WASHINGTON – More Marylanders are getting their shots for this flu season, which federal officials say has begun earlier than usual and could be the worst in years.
The Maryland Department of Health and Mental Hygiene confirmed the first flu case in the state last week, in a Baltimore City teenager. The city has already given out nearly 3,000 shots, as much as it did during the entire season last year, said Baltimore Health Commissioner Peter Beilenson.
But even in areas without confirmed flu cases, people are lining up for their shots, according to health officials around the state. Some who normally do not get a flu shot have been driven by memories of past flu epidemics to get vaccinated this year, one official said.
Ashley Conway of the Calvert County Health Department said people come to her department saying, “Last time I got (the flu) I thought I was going to die.”
A high proportion of the flu this year is of a strain that tends to bring more deaths and more people to the hospital, according to Julie Gerberdering, director of the Centers for Disease Control and Prevention. Many states already have had widespread flu infection, which most often peaks during the winter.
But officials in Maryland said people do not appear to be waiting for the peak of the season. Many seek a vaccine as soon as they can.
“There’s just a whole lot more media information out there to encourage people to get the flu vaccine and get it early,” said Faye Grillo, deputy health officer of Charles County.
Grillo foresees having more people come for flu shots this year than last. The county has already had to bring an extra nurse to the department that administers the shots, she said.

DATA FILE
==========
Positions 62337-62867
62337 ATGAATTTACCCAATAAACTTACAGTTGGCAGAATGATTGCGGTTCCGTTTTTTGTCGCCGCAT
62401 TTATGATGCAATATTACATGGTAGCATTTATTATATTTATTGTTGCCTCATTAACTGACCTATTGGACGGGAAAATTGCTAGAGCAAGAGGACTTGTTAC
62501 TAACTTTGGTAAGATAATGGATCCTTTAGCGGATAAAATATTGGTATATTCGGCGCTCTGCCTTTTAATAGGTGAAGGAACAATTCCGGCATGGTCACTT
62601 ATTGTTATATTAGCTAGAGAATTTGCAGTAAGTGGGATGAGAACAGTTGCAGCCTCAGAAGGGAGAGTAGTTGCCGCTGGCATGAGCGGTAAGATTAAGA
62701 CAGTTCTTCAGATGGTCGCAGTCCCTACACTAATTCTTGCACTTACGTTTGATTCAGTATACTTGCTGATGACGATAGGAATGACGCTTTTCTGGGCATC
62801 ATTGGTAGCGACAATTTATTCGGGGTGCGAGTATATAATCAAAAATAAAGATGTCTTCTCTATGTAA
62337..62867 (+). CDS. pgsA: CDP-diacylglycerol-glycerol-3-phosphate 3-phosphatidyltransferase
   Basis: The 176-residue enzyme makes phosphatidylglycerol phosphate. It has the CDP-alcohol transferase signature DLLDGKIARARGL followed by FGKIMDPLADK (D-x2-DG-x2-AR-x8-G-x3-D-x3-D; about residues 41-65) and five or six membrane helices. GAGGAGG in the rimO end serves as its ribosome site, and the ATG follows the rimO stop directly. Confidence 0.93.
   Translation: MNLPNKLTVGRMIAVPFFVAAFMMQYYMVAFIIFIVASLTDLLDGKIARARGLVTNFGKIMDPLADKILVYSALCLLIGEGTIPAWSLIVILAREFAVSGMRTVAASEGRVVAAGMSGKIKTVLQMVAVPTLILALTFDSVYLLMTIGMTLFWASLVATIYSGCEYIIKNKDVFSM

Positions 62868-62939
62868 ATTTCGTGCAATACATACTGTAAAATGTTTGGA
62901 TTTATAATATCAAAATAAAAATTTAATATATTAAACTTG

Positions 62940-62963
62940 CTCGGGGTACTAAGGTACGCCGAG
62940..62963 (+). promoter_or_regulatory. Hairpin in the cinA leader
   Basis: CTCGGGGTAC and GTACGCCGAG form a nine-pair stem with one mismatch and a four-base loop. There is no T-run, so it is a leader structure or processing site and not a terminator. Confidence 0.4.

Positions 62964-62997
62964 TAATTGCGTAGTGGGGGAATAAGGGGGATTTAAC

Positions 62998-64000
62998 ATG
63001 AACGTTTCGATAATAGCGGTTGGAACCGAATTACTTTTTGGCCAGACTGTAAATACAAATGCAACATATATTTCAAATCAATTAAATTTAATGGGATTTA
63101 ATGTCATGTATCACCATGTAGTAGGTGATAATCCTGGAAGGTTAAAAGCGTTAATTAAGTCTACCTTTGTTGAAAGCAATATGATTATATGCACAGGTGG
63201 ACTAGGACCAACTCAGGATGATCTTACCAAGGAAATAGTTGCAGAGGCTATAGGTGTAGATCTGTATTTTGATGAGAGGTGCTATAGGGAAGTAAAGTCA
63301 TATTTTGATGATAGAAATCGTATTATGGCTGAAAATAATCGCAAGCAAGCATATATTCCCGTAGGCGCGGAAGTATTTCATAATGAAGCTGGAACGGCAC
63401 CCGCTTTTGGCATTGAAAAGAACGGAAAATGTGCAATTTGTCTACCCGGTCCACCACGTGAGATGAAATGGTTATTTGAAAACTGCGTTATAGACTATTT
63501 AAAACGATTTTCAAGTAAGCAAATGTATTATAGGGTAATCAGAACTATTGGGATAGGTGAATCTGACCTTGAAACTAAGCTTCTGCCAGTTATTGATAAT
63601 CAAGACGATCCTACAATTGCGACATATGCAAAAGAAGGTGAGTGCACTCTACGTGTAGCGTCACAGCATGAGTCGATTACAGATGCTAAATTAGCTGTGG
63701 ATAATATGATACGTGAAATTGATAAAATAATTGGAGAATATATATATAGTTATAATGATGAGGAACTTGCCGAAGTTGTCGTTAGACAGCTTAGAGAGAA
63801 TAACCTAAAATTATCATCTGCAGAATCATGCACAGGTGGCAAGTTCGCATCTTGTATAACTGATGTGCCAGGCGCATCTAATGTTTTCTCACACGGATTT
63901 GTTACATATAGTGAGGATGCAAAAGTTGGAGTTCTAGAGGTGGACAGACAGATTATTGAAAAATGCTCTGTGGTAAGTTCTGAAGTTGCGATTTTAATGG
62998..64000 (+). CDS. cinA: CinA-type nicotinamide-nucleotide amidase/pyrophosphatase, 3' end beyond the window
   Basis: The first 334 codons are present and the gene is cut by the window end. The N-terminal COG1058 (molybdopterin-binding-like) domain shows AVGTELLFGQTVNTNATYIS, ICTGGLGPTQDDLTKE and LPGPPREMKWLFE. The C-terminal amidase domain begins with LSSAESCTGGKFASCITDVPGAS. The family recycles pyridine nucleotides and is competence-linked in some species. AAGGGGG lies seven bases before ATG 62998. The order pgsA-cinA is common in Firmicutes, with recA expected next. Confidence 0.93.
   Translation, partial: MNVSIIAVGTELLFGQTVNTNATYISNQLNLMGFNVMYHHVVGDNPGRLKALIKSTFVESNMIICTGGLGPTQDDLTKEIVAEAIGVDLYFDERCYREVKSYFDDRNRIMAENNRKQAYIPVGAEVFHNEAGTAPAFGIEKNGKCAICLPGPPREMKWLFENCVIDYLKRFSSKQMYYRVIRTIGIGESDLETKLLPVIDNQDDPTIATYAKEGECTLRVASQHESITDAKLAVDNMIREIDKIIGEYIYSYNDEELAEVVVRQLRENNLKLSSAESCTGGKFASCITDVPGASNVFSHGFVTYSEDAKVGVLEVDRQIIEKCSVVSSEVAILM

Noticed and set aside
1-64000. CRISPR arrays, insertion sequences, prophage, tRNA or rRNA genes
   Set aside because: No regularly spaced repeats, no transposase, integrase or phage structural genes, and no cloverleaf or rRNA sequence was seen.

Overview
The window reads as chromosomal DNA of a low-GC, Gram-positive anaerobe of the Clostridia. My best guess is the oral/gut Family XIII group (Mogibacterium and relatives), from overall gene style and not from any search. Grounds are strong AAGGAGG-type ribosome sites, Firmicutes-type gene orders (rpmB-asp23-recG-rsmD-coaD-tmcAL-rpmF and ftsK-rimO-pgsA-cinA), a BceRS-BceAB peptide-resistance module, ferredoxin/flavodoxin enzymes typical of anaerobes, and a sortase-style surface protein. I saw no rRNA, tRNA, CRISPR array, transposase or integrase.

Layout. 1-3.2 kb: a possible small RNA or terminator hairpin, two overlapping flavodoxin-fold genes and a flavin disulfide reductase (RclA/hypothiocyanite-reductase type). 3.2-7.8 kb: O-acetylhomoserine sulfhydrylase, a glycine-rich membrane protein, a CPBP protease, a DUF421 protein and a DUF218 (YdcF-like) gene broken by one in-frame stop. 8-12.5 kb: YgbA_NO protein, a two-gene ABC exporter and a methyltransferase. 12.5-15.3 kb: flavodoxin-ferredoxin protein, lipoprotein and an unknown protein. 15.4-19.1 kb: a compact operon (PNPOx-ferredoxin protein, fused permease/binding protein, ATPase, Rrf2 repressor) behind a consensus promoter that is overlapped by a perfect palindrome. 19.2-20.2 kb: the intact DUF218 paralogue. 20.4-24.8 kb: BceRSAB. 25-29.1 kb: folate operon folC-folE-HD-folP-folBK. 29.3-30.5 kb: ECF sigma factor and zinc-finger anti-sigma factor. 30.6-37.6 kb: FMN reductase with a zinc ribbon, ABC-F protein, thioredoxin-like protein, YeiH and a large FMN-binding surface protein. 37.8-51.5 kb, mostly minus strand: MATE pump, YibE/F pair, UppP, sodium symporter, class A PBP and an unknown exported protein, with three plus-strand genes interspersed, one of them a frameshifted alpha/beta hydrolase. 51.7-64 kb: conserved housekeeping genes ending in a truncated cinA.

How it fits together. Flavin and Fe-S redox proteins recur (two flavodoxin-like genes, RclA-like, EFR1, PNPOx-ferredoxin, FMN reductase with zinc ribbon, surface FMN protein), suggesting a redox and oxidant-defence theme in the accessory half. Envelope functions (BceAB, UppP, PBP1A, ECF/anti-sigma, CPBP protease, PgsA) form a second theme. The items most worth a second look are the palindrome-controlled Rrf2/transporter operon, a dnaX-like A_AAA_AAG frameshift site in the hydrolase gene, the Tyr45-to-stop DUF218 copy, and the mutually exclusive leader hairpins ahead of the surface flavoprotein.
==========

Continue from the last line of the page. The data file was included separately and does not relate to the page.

The Frederick County Health Department has already given out more than 4,000 shots, compared to fewer than 3,200 at the same time last year, said spokeswoman Cindy Bowers.
At its first clinic this year, which is usually the largest, 1,800 people came out for shots, Bowers said. The county has another flu clinic scheduled for Dec. 5.
Conway said Calvert County has seen about 10 percent more people than last year, she said, and she expects the Baltimore case might bring even more people in to the clinics now.
Not every county has surpassed last year’s totals, but they are closing in.
Carroll County, which gave out about 7,000 shots last year, had fewer than 6,000 as of last week, the county’s Debbie Middleton said. But she noted that the weather was warm and the media did not hype the upcoming flu season earlier in the fall. That has changed over the last couple of weeks, she said, especially after the Baltimore City case.
Ironically, some of the biggest vaccination turnouts came two years ago when people heard about a vaccine shortage, other county health officials said.
Health departments continue to urge residents to get flu shots as soon as possible, and note that they can receive them throughout the season.
“It is not too late,” Conway said.